On March 30, 2021, Governor Northam signed into law the Virginia Overtime Wage Act (HB 2063). Like the Fair Labor Standards Act (FLSA), Virginia’s new overtime law generally requires payment of time and a half an employee’s regular rate for hours worked in excess of forty hours in a workweek. While Virginia’s new law largely tracks the FLSA, certain significant differences are likely to result in higher damages for overtime violations. Moreover, the Virginia Overtime Wage Act also provides a longer statute of limitations than the FLSA, and provides for the potential of triple damages (the FLSA only provides the potential of double damages).  Moreover, the new law may proscribe employer’s ability to use alternative pay methods for non-exempt employees, such as the fluctuating workweek method.  It is important to note that, under Virginia’s current procedural rules, state court employment litigation is very difficult to get dismissed prior to trial. Thus, even a relative weak case alleging misclassification of workers as exempt from overtime has a chance of making it to trial. Thus, it is more important than ever that you review your exemption designations and procedures related to overtime.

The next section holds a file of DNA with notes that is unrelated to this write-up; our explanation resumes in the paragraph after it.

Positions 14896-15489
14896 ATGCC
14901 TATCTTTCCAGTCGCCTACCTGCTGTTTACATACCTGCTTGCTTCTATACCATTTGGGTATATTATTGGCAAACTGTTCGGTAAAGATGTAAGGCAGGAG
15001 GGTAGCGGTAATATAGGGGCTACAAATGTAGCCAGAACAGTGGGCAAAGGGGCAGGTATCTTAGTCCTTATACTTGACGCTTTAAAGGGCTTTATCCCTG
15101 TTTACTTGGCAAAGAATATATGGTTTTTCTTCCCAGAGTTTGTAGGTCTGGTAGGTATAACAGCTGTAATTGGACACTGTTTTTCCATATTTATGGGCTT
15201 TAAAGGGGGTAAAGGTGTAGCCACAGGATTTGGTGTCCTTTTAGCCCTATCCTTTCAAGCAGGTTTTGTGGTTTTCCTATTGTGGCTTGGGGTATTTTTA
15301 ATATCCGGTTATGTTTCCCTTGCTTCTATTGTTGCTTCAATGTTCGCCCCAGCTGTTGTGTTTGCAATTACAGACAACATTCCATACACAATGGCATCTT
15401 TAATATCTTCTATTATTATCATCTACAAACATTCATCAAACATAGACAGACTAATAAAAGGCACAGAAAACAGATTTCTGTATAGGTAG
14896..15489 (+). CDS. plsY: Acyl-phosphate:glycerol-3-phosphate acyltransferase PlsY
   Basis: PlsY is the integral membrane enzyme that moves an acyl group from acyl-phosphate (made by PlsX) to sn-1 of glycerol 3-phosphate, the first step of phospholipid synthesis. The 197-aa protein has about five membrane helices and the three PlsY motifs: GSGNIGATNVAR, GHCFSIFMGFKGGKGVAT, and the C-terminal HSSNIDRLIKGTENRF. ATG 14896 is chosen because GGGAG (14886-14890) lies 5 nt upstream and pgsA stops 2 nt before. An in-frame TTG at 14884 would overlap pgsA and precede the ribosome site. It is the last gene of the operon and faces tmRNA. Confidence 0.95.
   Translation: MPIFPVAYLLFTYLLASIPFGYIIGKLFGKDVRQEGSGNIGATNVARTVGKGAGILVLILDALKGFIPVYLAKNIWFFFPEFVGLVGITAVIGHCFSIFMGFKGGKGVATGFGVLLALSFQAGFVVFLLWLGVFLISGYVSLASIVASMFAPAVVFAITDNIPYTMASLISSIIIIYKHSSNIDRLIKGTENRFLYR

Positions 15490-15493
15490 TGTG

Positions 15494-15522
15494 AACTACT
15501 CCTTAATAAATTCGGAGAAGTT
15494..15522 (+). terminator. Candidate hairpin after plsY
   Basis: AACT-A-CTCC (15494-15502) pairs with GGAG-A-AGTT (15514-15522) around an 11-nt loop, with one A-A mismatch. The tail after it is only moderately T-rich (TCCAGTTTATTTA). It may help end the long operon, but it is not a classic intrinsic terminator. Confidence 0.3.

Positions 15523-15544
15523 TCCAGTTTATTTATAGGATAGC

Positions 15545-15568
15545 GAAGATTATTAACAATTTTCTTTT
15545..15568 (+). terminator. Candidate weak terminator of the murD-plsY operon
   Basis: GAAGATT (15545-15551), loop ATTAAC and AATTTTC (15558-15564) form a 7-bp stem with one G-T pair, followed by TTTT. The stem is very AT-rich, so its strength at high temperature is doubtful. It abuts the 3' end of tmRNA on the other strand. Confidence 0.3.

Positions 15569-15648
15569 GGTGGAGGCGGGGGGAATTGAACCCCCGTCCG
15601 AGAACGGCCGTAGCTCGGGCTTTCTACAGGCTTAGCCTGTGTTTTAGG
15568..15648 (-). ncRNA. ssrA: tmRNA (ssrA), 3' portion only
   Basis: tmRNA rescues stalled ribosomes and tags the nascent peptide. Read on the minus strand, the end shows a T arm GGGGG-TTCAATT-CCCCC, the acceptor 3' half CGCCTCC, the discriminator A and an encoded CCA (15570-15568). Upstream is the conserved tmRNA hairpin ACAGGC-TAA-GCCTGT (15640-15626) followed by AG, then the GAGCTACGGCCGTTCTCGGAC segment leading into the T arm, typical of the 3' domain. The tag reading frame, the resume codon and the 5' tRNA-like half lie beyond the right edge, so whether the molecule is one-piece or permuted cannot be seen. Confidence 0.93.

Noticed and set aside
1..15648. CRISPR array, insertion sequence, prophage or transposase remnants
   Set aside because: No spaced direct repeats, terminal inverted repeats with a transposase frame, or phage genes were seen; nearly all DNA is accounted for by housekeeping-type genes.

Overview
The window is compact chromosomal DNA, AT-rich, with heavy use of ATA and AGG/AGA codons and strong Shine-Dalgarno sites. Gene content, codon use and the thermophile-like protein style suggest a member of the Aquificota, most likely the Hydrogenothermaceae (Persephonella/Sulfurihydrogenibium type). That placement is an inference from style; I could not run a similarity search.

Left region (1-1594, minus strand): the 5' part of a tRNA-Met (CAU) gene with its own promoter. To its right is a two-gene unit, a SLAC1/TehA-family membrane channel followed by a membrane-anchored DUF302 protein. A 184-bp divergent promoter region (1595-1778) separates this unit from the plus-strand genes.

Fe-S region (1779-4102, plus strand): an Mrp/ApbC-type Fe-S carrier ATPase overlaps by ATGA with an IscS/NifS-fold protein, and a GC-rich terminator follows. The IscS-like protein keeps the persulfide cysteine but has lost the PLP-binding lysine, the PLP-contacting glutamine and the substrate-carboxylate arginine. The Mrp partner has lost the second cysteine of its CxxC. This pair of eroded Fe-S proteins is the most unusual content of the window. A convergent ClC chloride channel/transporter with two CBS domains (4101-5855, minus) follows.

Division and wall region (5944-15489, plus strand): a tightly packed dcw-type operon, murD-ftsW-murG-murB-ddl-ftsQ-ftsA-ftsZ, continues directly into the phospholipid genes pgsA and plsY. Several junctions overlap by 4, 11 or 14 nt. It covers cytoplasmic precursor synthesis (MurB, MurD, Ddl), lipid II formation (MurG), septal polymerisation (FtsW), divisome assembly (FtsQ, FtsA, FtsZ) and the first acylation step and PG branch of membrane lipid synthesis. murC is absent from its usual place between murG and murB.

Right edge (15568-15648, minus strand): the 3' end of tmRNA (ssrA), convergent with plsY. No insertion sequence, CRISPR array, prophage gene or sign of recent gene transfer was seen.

Disability Discrimination

HB 1848 was signed into law this year and extends the Virginia Human Rights Act to include disability as a protected class. As a preliminary matter, the law largely tracks the Americans with Disabilities Act (ADA) and the Virginians with Disabilities Act (VDA). As such, HB 1848 requires employers to engage in a timely, good faith interactive process to identify a reasonable accommodation “if necessary to assist such person in performing a particular job.” Importantly, unlike the VDA and ADA, the Virginia Human Rights Act requires employers to exhaust all reasonable accommodations that permit disabled workers to perform their job before offering leave as an accommodation